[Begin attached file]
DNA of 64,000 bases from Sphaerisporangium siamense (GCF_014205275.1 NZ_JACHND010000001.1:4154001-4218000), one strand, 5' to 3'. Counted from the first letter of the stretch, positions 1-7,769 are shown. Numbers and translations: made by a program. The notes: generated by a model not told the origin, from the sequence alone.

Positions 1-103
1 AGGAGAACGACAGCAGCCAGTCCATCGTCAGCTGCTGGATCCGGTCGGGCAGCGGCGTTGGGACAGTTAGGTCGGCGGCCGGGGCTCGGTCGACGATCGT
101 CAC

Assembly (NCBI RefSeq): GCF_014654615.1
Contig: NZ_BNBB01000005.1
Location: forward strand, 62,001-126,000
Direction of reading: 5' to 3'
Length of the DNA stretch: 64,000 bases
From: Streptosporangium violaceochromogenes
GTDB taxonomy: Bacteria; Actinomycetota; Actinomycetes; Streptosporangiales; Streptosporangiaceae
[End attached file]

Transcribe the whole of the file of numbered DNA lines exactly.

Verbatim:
DNA of 64,000 bases from Sphaerisporangium siamense (GCF_014205275.1 NZ_JACHND010000001.1:4154001-4218000), one strand, 5' to 3'. Counted from the first letter of the stretch, positions 1-7,769 are shown. Numbers and translations: made by a program. The notes: generated by a model not told the origin, from the sequence alone.

Positions 1-103
1 AGGAGAACGACAGCAGCCAGTCCATCGTCAGCTGCTGGATCCGGTCGGGCAGCGGCGTTGGGACAGTTAGGTCGGCGGCCGGGGCTCGGTCGACGATCGT
101 CAC

Assembly (NCBI RefSeq): GCF_014654615.1
Contig: NZ_BNBB01000005.1
Location: forward strand, 62,001-126,000
Direction of reading: 5' to 3'
Length of the DNA stretch: 64,000 bases
From: Streptosporangium violaceochromogenes
GTDB taxonomy: Bacteria; Actinomycetota; Actinomycetes; Streptosporangiales; Streptosporangiaceae